Water Hyacinth

Water Hyacinth (kachuripana) a tropical, floating luxurious aquatic plant, Eichornia crassipes, of Latin American origin; grows prolifically, and often hinders the passage of boats by blanketing the surface of the water. The plant is a free-floating herb that sends down a large bunch of long fibrous roots from a leafy main stem. The petiole of the leaf is short and spongy. The leaf blade is broadly ovate or rhomboid, and is broadly obtuse at the apex.

Water hyacinth

Inflorescence is peduncled, about 15-20 cm, having 10-20 showy flowers. In Bangladesh the plant is familiar as a noxious weed and grows in almost all stagnant waterbodies. During the monsoon it multiplies rapidly and spreads quickly in newly inundated flood lands. It flowers during October-January.

It is said that a tourist, attracted by the orchid-like flower of the water hyacinth, introduced it to Bengal from Brazil sometime in the latter part of the 19th century. Its rank growth proved to be so fast and monstrous that by the 1920s all the waterbodies of Bengal had become clotted with this aquatic plant. River navigation was obstructed, cultivation of wetland crops including deepwater aman paddy and jute, became difficult, and consequently the economy of Bengal showed marks of stagnation.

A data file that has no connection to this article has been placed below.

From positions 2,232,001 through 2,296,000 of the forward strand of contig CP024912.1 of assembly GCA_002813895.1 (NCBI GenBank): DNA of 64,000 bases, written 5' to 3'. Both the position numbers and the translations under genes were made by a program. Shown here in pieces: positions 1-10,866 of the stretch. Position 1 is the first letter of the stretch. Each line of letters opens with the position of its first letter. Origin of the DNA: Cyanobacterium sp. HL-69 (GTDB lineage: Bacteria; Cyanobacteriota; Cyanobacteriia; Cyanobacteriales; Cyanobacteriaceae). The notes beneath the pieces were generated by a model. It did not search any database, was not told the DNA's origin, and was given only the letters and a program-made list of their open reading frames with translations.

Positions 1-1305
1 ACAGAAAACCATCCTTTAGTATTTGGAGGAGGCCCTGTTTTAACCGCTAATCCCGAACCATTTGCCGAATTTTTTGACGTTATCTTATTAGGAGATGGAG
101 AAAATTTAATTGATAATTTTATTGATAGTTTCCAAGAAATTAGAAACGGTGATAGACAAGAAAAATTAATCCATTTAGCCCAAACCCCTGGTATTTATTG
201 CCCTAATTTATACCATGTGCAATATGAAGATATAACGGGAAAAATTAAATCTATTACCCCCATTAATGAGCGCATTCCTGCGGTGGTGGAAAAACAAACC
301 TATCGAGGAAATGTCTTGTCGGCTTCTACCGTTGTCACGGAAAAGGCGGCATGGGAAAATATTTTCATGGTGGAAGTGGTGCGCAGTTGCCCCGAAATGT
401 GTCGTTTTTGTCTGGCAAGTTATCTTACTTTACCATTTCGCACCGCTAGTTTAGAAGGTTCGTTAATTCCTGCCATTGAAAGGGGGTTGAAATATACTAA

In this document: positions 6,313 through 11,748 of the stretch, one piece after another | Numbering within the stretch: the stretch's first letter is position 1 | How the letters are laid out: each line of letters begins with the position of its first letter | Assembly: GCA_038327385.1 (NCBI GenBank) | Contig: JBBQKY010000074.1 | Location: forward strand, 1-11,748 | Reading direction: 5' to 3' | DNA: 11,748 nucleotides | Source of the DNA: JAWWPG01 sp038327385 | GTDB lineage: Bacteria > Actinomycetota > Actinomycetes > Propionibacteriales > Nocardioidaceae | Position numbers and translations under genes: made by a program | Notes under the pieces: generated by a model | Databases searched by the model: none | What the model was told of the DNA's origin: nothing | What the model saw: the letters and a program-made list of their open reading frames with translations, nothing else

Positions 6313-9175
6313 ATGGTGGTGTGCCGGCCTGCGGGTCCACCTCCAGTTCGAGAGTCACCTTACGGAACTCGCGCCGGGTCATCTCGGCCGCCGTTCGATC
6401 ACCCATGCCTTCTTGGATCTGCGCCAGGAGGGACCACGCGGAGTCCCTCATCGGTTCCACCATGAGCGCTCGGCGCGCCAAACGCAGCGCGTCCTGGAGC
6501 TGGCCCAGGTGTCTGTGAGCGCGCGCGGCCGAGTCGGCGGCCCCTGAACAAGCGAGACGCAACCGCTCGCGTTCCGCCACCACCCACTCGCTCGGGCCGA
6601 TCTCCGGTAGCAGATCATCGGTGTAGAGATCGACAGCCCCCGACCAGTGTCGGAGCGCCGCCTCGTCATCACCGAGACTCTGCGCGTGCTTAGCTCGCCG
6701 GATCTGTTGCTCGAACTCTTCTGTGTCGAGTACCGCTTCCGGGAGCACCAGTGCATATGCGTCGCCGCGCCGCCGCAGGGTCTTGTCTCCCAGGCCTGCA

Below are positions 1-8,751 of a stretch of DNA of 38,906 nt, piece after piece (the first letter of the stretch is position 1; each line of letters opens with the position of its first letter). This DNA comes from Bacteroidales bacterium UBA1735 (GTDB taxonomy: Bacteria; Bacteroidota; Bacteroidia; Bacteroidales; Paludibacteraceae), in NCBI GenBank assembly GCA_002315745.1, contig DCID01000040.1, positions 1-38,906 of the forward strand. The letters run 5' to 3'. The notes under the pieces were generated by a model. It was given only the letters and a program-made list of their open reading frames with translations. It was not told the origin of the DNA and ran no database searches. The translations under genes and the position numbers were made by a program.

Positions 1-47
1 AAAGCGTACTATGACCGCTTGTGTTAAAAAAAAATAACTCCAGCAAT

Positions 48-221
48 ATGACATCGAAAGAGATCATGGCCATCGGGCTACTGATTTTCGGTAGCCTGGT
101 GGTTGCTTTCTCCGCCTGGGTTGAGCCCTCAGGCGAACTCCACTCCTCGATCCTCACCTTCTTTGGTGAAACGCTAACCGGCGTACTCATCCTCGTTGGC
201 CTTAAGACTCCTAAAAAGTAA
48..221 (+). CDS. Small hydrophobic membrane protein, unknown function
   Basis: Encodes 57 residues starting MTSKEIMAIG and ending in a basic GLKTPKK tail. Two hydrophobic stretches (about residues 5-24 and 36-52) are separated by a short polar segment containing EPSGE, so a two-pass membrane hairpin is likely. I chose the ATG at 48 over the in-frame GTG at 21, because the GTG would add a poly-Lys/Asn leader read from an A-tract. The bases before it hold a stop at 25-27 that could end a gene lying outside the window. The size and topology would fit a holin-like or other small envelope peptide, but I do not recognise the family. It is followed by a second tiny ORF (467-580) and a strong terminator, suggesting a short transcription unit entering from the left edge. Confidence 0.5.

Under the circumstances, the relevant laws of the government, such as the Bengal Waterways Act, Bengal Municipal Act, Bengal Local Self-government Act and Bengal Village Self-government Act, were geared up to fight the scourge, but to little effect. Finally, the government decided to eradicate the water hyacinth by organised voluntary labour. The Water-hyacinth Act (1936) was enacted prohibiting all householders from keeping or tolerating water hyacinth on their holdings and premises and making cooperation with government sponsored clearing drives a public duty. District collectors of affected zones were directed to organise water-hyacinth destruction programmes and make such programmes a success mainly with voluntary labour.

The publicly sponsored clearance drives received an enthusiastic response from the people. Election (1937) manifestos of all major political parties promised to eradicate the water hyacinth. The eradication drive was further intensified after elected representatives assumed power in 1937 under the leadership of AK Fazlul Huq.

There are some additional reasons for the success of the water-hyacinth eradication programme. Heaps of water hyacinth, when decayed, make wonderful fertiliser for cropping. Moreover, some crops and vegetables grew luxuriously on the dressed water hyacinth heaps. This has attracted many landless peasants to accumulate and heap water hyacinth to make floating fields for agricultural production.

By 1947 the scourge of the water hyacinth came under control and in the next decade the rivers of East Bengal became more or less navigable again. Water hyacinth still exists in many parts of Bangladesh, particularly in the haors and beels, but these do not pose any serious problem to navigation or to cultivation any more. The plant is chiefly used as manure; the leaf is used as fodder in floodplains when fodder is scarce. [Mostafa Kamal Pasha]

See also weed; flora; aquatic plant.